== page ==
Durban – KwaZulu-Natal’s newly appointed head of finance said on Wednesday that government officials were experiencing “a new awareness” when it came to fraud and corruption.
MEC Ravi Pillay said there was a “new culture and a new climate” in the country when it came to addressing corruption.
“I think any official who is party to a procurement decision will be thinking twice about doing the [wrong] thing,” said Pillay.
He was speaking during a ‘media interactive session’ at the Coastlands Musgrave hotel hosted by the office of KZN premier, Sihle Zikalala.
Pillay was one of several MECs present at the event.
He was responding to African News Agency's (ANA) questions about the province’s failure to lay criminal charges against those within its ranks accused of corruption – with the Manase Report used as an example of the failure.
The Manase Report was a forensic investigation into eThekwini Municipality that was released following public pressure in 2012.
It detailed widespread fraud and corruption within the city and implicated a number of high-ranking officials. Conservative estimates placed the amount of money looted at about half a billion rand.
No one has ever been prosecuted for the part they played in the alleged corruption - meticulously detailed in the 700-page report - but several councillors were fined a portion of their salaries.
ANA’s questions about the report were aimed at Zikalala but were answered by Pillay and newly appointed economic development MEC, Nomusa Dube-Ncube. It was under Dube-Ncube’s watch as cooperative governance MEC that the report was initiated.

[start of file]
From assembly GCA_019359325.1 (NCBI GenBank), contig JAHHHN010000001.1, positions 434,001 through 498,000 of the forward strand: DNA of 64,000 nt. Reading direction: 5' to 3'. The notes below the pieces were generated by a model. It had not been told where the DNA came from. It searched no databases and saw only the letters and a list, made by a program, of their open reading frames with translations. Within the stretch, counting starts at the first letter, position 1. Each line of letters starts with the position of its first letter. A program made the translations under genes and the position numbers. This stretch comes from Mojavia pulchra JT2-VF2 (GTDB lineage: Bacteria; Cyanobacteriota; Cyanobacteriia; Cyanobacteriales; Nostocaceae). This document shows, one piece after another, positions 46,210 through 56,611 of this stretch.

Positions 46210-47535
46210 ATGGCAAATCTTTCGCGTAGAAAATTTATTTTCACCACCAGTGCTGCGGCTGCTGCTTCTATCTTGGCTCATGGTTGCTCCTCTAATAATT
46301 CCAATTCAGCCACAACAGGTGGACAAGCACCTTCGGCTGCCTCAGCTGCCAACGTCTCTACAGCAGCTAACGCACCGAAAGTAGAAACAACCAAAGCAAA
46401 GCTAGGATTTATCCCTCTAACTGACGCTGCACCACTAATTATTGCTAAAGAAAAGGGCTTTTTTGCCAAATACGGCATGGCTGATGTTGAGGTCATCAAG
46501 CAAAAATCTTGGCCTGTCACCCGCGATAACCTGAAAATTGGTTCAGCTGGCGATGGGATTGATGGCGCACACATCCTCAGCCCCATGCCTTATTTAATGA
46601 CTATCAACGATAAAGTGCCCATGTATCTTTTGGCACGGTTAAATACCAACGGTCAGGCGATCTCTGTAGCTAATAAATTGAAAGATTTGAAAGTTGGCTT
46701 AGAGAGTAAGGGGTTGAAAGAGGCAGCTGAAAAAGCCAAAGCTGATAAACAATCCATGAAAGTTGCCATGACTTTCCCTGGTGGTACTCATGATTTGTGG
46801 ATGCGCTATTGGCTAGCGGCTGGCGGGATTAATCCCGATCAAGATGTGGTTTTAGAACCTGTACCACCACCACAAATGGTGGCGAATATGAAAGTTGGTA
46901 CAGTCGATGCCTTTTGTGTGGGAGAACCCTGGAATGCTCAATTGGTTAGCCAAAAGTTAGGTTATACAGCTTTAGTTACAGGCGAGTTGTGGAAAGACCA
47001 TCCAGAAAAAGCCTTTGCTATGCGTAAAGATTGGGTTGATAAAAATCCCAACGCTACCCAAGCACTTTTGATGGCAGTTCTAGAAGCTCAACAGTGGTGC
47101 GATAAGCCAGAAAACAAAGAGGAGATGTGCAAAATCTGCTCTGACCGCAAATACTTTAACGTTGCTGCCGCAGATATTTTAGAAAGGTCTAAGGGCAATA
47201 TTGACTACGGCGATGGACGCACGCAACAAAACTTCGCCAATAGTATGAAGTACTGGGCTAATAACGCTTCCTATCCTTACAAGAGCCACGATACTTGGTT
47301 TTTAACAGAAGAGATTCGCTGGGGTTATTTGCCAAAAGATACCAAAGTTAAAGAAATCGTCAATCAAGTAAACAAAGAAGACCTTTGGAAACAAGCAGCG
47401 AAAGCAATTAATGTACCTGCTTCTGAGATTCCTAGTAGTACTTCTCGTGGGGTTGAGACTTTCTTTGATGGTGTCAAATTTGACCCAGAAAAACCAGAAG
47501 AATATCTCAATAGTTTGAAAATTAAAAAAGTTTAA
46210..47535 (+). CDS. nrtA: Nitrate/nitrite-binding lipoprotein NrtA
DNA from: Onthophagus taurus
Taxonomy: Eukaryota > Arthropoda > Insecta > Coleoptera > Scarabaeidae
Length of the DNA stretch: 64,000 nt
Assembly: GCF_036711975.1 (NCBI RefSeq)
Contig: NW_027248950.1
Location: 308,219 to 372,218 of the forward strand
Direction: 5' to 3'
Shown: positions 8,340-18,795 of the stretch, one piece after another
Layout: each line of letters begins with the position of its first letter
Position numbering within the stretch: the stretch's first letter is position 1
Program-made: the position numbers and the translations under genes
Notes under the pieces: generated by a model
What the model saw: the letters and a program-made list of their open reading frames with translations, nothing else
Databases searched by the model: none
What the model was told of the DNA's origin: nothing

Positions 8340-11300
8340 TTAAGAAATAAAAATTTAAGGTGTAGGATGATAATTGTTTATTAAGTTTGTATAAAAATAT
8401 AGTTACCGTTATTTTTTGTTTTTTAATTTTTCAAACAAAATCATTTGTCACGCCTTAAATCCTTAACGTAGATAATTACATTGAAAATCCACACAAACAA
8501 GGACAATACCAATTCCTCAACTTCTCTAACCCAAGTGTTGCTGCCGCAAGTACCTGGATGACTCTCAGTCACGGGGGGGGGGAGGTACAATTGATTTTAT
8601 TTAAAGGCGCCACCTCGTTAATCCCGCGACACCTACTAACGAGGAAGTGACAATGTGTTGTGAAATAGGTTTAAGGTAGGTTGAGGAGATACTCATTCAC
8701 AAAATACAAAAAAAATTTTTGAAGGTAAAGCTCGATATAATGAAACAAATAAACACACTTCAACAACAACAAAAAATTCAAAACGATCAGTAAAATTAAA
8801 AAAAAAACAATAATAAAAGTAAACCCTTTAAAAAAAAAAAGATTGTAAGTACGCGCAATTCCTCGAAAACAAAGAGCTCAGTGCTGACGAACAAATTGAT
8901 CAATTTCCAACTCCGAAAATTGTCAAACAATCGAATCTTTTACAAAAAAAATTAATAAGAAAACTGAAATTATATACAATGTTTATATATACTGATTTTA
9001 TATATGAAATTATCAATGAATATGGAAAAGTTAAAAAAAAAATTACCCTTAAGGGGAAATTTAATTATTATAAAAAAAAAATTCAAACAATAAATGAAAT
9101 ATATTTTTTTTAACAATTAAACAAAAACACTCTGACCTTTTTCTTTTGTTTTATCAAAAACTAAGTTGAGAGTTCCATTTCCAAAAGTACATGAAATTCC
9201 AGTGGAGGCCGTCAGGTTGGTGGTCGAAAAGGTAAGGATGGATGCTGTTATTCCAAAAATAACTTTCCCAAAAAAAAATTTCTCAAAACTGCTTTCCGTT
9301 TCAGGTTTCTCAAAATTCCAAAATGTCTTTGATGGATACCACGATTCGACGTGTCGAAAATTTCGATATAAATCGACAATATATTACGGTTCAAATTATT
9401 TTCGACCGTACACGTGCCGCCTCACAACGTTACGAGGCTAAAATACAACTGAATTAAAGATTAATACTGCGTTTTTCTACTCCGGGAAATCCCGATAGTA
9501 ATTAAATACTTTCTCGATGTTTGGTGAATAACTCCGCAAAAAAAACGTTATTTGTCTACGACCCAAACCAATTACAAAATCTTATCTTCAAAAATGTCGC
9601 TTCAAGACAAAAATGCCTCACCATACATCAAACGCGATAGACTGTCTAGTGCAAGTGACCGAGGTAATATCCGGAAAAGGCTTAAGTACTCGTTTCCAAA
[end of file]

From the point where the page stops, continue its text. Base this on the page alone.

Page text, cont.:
Pillay – who previously led provincial public works and human settlements - said the “new awareness” about corruption was in part thanks to the Commission of Inquiry into State Capture, chaired by deputy chief justice Raymond Zondo.
“I sense a new culture and a new awareness - certainly from a leadership side in the meetings we are involved in - there is a conscious drive to implement these anti-corruption measures,” he said.
Arrests had been made of officials implicated in fraud and corruption, he said, but perhaps not at the levels that would be liked.
“But remember also that we live in a constitutional state, so there must be proper processes. As much as the premier can add to the narrative of the anti-corruption fight as far as arrests and prosecutions are concerned, it is actually not within the line function jurisdiction.
“Both justice and SAPS are largely national duties. The National Prosecuting Authority is very clear about the arms’ length relationship with the executive authorities,” said Pillay.
He said a distinction also had to be made between blatantly corrupt activities where someone was “jippoing the system to get a particular outcome” and poor management.
“A lot of it has to do with just pure capacity - capacity to deal with a complex supply chain management process.
“And I think we [MECs] have said it amongst ourselves, that for too long we have neglected supply chain management to be handled in some back room, often by junior people, thinking it is just clerical work. It’s not.
“Supply chain management is a complicated science that is often subject to legal challenge. And there is a whole lot of complex technical work that needs to be done, so we have to build that particular capacity.”
Dube-Ncube said it was her “recollection” that “officials were disciplined” over the Manase Report. “There were officials that also had to pay back some money that the city had lost.”
She said the special investigating unit was “dealing with and following-up” on elements that arose from the report and that ultimately, the onus was on the city’s leaders to “deal with outstanding issues” regarding the report.